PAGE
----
While trailers and press for Mortal Kombat may have you feeling like Cole Young or Hanzo Hasashi/Scorpion are the film’s main characters, it isn’t necessarily true. Yes, the film does open with Hanzo Hasashi and Bi-Han going toe-to-toe, thus creating the greatest ninja rivalry our world has ever known. And yes, we get a bit more focus on Cole as he undergoes his training, finds his hidden arcana and uncovers his connection to the Hasashi bloodline. But, each of the other characters gets their chance in the limelight as the film goes on which makes sense since Mortal Kombat is a game with no true main character.

Scorpion attacking with his kunai knife in Mortal Kombat.

Hiroyuku Sanada as Scorpion/Hanzo Hasashi in Mortal Kombat. Image courtesy of Warner Bros.

One of Mortal Kombat‘s strengths is that with so many characters, it doesn’t get lost in backstory and exposition. These characters have been around for years and those who are familiar with the franchise will know who they are right off the bat. For those new to the franchise, the film still does a great job of supplying enough backstory to explain why they are there, so viewers don’t feel lost. The cast does a great job bringing these iconic characters to life. While sometimes the dialogue may seem a little cheesy and over the top (Kano I’m looking at you), altogether it is a great watch from beginning to end.

My favorite thing about the Mortal Kombat reboot has got to be the fighting. Martial arts are a form of art and the films that deal with them should treat them as such. Well choreographed fight scenes are my weakness and these left me wanting so many more. And believe me, the film is packed from beginning to end with them. I mean, it is an entire film about a fighting tournament based on a fighting game. The attention to detail in the moves and form reminds me of old school Jackie Chan, Jet Li and Bruce Lee films and what I hope we will get in Marvel’s upcoming Shang Chi and The Legend of the Ten Rings.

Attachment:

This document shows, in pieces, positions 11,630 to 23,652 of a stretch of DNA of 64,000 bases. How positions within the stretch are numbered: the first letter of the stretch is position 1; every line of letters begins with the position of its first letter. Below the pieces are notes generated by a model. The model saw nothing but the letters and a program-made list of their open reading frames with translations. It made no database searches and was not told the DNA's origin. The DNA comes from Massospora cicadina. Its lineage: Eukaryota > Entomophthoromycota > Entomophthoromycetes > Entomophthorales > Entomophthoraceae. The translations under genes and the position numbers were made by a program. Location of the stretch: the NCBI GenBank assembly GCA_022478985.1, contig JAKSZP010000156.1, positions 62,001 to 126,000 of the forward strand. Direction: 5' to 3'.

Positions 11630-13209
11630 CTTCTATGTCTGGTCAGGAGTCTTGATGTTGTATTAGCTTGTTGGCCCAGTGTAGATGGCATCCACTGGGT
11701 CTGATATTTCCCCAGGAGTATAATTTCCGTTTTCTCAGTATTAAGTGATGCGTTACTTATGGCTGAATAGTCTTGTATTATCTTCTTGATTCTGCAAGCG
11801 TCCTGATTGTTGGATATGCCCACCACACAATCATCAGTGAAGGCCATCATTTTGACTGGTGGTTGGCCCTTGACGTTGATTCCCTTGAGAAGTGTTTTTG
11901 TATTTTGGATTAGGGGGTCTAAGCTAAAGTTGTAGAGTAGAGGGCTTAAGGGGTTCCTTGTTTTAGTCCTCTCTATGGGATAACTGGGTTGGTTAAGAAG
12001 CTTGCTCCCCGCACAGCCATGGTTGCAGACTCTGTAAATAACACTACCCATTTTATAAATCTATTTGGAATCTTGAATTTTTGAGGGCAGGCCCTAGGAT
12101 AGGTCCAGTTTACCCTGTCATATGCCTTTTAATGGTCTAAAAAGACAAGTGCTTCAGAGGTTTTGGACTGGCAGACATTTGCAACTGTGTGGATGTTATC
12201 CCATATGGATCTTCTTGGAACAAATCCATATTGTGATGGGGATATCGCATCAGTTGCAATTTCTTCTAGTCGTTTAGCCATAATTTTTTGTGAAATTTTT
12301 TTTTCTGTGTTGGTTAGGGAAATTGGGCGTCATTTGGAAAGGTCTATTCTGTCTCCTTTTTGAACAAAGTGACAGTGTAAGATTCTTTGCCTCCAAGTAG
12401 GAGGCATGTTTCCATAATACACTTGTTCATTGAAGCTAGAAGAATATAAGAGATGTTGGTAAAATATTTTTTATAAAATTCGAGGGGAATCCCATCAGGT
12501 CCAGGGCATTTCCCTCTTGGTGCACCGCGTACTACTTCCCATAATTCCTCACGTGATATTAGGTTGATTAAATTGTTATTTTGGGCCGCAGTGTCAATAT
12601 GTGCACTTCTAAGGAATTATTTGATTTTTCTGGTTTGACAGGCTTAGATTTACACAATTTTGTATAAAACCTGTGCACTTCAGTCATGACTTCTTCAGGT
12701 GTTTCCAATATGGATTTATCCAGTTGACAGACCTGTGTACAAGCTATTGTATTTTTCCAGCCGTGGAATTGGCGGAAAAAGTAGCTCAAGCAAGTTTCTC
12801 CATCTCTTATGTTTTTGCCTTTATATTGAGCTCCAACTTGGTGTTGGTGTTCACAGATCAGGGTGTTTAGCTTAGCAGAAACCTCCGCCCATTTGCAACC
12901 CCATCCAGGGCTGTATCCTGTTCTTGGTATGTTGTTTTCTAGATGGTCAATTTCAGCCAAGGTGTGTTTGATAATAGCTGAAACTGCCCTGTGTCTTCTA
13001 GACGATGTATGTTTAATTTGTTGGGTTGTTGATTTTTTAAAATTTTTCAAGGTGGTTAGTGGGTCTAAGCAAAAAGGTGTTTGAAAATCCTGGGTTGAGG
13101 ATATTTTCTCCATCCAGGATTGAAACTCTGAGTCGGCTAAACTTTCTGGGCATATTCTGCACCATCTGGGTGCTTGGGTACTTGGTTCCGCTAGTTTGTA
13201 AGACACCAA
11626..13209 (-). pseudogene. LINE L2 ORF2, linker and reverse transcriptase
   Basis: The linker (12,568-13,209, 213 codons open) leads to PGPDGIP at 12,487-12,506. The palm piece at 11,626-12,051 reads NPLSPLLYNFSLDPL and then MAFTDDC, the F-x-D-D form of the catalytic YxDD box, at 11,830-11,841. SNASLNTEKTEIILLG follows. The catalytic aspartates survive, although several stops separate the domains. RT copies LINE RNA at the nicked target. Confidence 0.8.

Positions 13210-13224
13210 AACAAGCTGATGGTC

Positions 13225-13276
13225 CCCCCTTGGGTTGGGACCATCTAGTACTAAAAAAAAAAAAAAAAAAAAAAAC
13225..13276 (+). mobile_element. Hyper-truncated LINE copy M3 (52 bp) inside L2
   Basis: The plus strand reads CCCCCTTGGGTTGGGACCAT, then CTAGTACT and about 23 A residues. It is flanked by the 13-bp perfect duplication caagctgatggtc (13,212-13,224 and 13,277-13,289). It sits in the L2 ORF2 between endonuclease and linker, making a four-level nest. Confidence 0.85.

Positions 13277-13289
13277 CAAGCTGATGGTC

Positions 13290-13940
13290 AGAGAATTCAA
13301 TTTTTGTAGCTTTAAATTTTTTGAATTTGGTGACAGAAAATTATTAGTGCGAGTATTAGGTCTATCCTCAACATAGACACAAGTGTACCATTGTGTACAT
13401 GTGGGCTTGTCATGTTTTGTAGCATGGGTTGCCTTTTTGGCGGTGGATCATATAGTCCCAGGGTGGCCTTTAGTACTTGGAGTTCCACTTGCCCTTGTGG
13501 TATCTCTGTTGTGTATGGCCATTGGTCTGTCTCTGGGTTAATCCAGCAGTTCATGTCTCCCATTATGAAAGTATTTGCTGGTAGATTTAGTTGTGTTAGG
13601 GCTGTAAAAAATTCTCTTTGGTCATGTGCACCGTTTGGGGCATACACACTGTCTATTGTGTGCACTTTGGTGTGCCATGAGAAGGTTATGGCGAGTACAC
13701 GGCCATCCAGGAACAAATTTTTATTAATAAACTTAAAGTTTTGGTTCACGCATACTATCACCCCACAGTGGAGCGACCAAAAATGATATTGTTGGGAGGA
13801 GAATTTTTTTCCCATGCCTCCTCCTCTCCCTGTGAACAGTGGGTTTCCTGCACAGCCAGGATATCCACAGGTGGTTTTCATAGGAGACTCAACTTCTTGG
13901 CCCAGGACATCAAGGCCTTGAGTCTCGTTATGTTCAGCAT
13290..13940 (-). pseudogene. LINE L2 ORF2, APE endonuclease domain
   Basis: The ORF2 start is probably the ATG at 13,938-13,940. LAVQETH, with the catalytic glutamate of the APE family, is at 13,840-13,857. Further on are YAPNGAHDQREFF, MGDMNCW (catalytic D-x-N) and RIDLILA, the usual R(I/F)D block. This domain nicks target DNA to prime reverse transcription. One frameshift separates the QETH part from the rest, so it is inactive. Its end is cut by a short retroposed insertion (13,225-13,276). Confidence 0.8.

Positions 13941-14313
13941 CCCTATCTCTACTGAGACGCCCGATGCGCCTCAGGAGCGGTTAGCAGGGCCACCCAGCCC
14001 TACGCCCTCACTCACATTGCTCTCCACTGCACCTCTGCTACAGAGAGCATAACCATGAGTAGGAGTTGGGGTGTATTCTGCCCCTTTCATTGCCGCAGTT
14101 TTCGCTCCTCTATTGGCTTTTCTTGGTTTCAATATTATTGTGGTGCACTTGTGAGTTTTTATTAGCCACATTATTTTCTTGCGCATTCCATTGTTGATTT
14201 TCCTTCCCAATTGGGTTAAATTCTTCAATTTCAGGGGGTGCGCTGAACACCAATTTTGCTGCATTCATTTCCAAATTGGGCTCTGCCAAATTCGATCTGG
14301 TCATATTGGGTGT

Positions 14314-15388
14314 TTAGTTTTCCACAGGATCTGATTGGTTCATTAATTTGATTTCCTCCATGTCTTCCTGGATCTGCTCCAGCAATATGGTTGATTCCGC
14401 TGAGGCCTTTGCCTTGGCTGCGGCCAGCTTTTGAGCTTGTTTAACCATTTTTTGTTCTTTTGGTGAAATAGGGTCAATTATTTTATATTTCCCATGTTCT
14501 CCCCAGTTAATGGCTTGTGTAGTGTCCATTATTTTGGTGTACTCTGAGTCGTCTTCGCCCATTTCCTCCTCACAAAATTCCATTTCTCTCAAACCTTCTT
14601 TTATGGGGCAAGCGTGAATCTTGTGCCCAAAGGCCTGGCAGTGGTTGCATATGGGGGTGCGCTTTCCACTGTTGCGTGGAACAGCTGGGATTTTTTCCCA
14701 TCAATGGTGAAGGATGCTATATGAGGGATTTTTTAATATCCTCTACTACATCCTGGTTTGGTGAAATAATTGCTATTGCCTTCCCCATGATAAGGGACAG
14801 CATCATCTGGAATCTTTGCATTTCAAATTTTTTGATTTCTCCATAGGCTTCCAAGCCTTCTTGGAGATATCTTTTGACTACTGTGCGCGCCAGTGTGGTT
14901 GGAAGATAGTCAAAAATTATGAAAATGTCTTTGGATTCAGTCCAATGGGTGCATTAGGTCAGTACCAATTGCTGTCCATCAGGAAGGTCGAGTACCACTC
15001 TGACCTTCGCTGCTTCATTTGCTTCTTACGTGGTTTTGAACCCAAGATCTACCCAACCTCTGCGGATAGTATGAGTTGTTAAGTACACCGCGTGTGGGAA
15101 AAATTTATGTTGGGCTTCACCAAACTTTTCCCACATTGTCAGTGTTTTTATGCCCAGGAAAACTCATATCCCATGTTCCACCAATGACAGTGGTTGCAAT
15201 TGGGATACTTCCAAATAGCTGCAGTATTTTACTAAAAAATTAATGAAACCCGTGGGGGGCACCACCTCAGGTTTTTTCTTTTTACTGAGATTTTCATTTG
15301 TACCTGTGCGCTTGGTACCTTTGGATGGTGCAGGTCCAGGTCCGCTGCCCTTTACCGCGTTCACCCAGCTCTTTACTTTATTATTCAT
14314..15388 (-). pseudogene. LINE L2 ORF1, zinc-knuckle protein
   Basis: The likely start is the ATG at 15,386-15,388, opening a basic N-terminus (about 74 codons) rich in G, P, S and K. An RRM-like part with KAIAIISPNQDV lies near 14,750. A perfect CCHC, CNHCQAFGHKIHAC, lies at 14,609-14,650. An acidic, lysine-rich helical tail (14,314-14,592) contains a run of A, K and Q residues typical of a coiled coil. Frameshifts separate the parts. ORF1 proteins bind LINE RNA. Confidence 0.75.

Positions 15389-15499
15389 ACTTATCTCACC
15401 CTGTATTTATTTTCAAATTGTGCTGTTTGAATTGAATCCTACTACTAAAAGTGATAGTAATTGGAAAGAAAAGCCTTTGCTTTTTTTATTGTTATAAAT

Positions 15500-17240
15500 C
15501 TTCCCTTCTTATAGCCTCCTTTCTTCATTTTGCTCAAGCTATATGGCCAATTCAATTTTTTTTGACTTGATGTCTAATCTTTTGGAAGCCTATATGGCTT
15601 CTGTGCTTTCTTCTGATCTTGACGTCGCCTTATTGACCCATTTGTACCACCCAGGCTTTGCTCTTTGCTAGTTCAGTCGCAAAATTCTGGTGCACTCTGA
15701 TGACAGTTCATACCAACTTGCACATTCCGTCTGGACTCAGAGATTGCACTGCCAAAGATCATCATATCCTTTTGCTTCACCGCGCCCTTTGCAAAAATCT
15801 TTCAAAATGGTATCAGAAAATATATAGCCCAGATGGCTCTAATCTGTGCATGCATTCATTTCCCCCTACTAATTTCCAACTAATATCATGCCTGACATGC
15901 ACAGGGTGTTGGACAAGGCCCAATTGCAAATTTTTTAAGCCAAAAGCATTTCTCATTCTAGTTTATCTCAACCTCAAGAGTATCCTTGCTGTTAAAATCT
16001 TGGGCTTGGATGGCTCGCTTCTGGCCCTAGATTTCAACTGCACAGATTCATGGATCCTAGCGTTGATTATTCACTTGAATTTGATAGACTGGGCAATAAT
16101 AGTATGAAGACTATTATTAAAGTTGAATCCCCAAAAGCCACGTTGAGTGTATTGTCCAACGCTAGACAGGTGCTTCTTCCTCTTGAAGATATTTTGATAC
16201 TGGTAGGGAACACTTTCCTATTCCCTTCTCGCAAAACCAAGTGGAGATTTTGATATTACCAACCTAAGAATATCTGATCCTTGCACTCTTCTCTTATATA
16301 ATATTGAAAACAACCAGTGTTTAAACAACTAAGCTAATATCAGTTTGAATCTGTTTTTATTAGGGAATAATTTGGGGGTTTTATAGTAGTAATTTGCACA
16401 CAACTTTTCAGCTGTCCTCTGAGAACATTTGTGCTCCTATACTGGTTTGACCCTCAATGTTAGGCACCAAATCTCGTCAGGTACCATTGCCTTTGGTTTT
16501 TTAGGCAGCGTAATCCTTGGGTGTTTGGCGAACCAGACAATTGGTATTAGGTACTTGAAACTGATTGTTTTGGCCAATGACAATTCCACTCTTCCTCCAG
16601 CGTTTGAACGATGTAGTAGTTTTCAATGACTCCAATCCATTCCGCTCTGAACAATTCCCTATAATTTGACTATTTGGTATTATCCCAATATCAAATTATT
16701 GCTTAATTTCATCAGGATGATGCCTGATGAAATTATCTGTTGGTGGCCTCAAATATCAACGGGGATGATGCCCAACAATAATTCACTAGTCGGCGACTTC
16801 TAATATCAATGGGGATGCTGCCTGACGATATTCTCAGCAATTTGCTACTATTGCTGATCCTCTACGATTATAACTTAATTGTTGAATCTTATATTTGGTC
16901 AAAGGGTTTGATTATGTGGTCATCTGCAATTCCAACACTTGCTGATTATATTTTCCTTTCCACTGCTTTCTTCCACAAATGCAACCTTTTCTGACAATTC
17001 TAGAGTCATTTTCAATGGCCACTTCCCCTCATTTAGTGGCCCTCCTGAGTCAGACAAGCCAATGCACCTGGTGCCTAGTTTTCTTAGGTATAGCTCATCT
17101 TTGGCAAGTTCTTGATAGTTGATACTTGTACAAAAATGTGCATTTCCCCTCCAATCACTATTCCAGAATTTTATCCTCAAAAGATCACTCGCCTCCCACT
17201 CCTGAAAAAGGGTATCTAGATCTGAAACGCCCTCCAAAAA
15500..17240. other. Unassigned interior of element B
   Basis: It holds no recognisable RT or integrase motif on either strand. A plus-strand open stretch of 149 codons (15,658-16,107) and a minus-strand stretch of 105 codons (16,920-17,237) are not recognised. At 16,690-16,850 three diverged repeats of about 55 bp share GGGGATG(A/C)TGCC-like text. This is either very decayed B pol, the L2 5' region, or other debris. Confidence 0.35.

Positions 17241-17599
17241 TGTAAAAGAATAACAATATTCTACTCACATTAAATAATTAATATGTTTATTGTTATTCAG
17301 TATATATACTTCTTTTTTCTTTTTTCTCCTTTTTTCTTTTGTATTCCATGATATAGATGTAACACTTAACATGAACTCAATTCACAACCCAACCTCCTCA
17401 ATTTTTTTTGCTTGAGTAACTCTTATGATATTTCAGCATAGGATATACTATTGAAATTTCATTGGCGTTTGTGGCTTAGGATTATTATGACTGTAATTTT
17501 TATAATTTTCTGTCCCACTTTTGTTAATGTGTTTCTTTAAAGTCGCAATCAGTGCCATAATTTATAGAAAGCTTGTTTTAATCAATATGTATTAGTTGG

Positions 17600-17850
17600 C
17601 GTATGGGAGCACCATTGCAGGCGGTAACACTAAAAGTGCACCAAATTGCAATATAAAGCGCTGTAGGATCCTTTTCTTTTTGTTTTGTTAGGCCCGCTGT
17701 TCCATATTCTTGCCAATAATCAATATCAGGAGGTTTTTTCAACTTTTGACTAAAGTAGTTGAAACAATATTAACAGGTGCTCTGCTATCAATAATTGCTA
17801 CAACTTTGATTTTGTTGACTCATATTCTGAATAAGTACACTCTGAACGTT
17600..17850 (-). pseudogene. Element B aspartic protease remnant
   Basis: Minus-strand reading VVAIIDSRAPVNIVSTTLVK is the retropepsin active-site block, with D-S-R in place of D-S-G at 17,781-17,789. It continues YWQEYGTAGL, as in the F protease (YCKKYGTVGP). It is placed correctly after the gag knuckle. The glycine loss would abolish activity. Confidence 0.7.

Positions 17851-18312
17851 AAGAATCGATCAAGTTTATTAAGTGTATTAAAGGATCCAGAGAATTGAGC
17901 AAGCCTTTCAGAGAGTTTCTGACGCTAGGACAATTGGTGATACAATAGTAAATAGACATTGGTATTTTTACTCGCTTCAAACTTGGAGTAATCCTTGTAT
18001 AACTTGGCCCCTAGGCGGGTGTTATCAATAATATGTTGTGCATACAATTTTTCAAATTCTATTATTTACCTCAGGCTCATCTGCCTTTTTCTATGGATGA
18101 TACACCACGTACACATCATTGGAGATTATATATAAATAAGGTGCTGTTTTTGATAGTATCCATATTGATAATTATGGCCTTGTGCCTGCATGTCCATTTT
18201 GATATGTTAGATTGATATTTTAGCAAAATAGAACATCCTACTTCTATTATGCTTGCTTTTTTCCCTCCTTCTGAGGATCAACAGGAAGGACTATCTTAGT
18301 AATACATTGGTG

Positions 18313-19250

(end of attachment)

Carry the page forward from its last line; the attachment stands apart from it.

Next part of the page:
The fights in Mortal Kombat also feature something I always felt the original film lacked – gore. Those who have played the video games know how violent they can be. I mean, each character has their own fatality move when they win, which features decapitations, spine removal and even a recent one where Sonya Blade sends her enemies into the air to get ripped apart by a helicopter blade. Flawless victories. So the gore and over-the-top deaths felt like they really fit into the film, but I will say if you get queasy because of blood, I’d suggest maybe looking away every once in a while.

Overall, Mortal Kombat is one of those reboots that tops the original in so many ways but still feels like its own film. The story is something we have all seen before but still feels fresh. The performances by the cast feel good and the attention to the fight scenes is so satisfying. And if you are worried about the lack of nostalgia, know that aside from Earth’s fighters, we also get to see Mileena (Sisi Stringer), Nitara (Mel Jarson), Kabal (Daniel Nelson) and Reiko (Nathan Jones) in action too. You should really do yourself a favor and check this film out and join me in hoping that we will get to see more of these gruesome, gritty fight scenes.

Mortal Kombat releases in theaters and on HBO Max on April 23, 2021.